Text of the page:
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Jerome de Jerome de Gonnelieu

French theologian, ascetical writer, and preacher, b.1640; d. 1715

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Gonnelieu, JEROME DE, theologian, ascetical writer, and preacher, b. at Soissons, September 8, 1640; d. at Paris, February 28, 1715. At the age of seventeen he entered the Society of Jesus (October 4, 1657). Till the year 1674, when he pronounced his final vows, his services were requisitioned in various capacities, his work as a teacher being particularly efficient and valuable. From this date his abilities were long and actively directed towards the ministry of the pulpit, and many, attracted by the piety and learning of his discourse, looked to him as spiritual consoler and adviser. He attained to considerable repute as a sacred orator, the qualifications which he possessed in this way being altogether exceptional and peculiar; he had, particularly, in a marked degree, the faculty of conveying spiritual thoughts of the loftiest and noblest import in a form that was readily assimilable by the people. His duties, of whatever order, were discharged with thoroughness and a laudable spirit of self-sacrifice; the zeal and earnestness which he always displayed in the cause of religion entitle Gonnelieu to a very high place among the evangelical workers of that time who labored most to promote the spiritual advancement of men. Towards the latter end of his life he gave himself up almost exclusively to literary activity; and the renown which he acquired in this department was no less deserved than the celebrity with which his preaching was attended. The following is a list of his works: “Exercise de la vie spirituelle” (Paris, 1701); “De la Presence de Dieu qui renferme tons les principes de la vie interieure” (Paris, 1703, 1709; Marseilles, 1827); “Methode de bien prier” (Paris, 1710, 1769); “Pratique de la vie interieure”, etc. (Paris, 1710); “Instruction sur la Confession et la Communion” (Paris, 1710; printed with preceding work in Paris edition of 1713); “Sermon de Notre Seigneur a ses apotres apres la Cene, avee des reflexions” (Paris, 1712); “Nouvelle retraite de huit fours a l’usage des personnes du monde et du cloitre” (Paris, 1736).

To the above almost all the bibliographies add another work, of which the full title is “L’Imitation de Jesus-Christ, Traduction nouvelle: Avec une Pratique, et une Priere a la fin de chaque Chapitre” (Par le R. P. de Gonnelieu, de la Compagnie de Jesus, Paris and Nancy, 1712); but the great majority of the bibliographies, too, if apparently somewhat arbitrarily, deny that the Traduction (translation), as distinct from the secours (helps) at the end of each chapter, is by de Gonnelieu. The opinion of the negative critics seems to be based mainly on the statement of Calmet (op. cit. below) that “the translation is by Jean-Baptiste Cusson [printer at Nancy], and the rest by P. Gonnelieu” The most approved form of this theory is that which attributes the rendering, as made originally, to Jean Cusson, printer at Paris and clerk to the parliament, who, in his version published in 1673, had availed himself largely of the celebrated translation by Sacy. Jean-Baptiste Cusson, a man of culture and fine literary sense, after thoroughly revising and improving his father’s work, had issued the amended version at Nancy in 1712. Gence, author of a notice on the principal French translations of the “Imitation” (Journal des cures, September, 1810), substantially maintained this view; so, also, Barbier and Brunet (op. cit. below). The “Journal des Scavans” (August, 1713), on the other hand, in a review written within one year after the publication of the work, whilst praising the zeal and piety of the translator, says expressly that the version is by P. Gonnelieu; and adds that “Sieur Cusson (one time printer to the Journal) has enriched this first edition by many copper-plates”. The trestimony of the “Memoires de Trevoux” (see below) for August, 1713, is almost identical with the preceding; and in the same notice it is stated that “the name of P. de Gonnelieu was a ‚Äòprejuge infaillible’ in favor of the excellence of the work”. Finally, if it be argued, with those who deny the Gonnelieu authorship of the rendering, that the title of the “Traduction” is misleading, is it not more natural to assume that the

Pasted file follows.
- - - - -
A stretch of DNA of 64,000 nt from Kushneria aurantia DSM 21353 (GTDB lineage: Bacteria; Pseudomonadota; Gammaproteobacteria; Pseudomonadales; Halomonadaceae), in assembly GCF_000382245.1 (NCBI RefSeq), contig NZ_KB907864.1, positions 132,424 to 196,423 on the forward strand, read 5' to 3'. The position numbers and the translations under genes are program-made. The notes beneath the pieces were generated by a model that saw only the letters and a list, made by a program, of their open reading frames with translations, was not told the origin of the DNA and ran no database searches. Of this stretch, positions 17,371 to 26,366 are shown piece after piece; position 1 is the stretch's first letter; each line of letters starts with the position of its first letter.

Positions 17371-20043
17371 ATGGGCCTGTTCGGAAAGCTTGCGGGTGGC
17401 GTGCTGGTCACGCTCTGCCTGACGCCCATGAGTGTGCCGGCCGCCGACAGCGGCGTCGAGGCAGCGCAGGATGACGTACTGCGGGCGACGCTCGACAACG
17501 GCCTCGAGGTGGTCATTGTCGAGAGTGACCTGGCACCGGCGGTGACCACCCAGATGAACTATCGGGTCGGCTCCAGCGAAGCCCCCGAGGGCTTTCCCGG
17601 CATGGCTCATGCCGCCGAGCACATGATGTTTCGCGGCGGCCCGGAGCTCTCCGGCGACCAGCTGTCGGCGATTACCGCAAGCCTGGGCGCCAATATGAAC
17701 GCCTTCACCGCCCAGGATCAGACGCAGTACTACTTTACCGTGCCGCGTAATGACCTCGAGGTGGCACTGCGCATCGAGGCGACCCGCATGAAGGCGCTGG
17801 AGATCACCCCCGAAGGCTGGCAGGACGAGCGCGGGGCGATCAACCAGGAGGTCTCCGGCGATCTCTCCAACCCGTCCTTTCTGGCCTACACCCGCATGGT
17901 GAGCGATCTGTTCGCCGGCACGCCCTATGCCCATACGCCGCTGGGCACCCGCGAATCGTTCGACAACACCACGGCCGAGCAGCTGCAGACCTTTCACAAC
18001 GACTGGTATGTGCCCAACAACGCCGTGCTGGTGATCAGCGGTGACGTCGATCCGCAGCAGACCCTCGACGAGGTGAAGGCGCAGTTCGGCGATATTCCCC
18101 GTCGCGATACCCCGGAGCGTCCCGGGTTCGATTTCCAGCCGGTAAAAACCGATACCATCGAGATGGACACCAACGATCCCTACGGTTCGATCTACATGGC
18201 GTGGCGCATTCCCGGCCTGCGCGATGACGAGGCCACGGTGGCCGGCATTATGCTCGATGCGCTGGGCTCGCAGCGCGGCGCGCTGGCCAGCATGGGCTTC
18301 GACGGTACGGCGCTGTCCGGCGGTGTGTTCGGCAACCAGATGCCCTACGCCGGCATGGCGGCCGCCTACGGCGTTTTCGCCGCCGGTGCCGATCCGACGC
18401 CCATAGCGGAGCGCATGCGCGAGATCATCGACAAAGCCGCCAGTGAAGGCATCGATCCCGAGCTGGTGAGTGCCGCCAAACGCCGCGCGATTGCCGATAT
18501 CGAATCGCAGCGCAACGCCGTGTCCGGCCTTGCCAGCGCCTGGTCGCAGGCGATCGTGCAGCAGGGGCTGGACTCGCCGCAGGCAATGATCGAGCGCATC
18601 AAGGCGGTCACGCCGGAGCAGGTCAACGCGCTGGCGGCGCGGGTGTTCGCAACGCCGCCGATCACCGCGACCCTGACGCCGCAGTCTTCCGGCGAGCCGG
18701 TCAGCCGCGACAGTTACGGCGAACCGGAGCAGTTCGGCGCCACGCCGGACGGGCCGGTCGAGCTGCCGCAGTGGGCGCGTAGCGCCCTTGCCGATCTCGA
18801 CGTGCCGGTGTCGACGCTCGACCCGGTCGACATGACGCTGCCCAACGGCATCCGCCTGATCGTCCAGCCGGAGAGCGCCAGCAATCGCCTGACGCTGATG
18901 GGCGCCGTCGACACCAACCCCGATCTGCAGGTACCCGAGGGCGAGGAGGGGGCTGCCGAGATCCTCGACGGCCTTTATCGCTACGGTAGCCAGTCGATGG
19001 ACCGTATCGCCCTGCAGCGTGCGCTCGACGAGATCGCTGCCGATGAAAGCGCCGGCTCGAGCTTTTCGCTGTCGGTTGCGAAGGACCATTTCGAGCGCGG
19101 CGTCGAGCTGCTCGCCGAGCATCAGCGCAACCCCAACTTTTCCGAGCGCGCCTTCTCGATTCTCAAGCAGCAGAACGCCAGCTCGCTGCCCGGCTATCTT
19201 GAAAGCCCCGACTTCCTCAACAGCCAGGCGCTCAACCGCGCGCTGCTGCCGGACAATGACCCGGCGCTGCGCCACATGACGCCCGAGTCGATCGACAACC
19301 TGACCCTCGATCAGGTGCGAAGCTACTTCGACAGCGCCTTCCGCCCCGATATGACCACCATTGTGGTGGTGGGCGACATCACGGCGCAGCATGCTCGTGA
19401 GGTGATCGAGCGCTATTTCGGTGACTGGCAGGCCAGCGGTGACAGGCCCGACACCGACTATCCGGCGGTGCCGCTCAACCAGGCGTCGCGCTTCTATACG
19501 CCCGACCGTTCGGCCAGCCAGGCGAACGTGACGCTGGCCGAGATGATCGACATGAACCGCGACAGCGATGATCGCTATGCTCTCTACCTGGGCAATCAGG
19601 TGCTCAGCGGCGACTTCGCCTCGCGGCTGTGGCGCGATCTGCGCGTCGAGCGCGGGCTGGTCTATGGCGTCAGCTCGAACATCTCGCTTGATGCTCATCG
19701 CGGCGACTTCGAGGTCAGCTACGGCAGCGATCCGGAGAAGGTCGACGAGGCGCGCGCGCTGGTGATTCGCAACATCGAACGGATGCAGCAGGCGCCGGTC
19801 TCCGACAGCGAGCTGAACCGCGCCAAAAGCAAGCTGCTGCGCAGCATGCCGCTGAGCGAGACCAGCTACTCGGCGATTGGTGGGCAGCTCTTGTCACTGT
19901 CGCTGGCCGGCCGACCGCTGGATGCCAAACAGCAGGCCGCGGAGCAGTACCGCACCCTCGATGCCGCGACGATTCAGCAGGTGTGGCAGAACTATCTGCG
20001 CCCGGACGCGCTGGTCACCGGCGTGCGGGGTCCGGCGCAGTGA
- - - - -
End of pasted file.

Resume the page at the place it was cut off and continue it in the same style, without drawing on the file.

Abbot of Senones, in his “Histoire des hommes illustres”, written almost fifty years after the appearance of the version, was deceived by the ambiguity, than to assert such error on the part of those who were on terms of intimate relationship with Cusson, the printer, and Gonnelieu, the presumptive author?

P. J. MACAULEY


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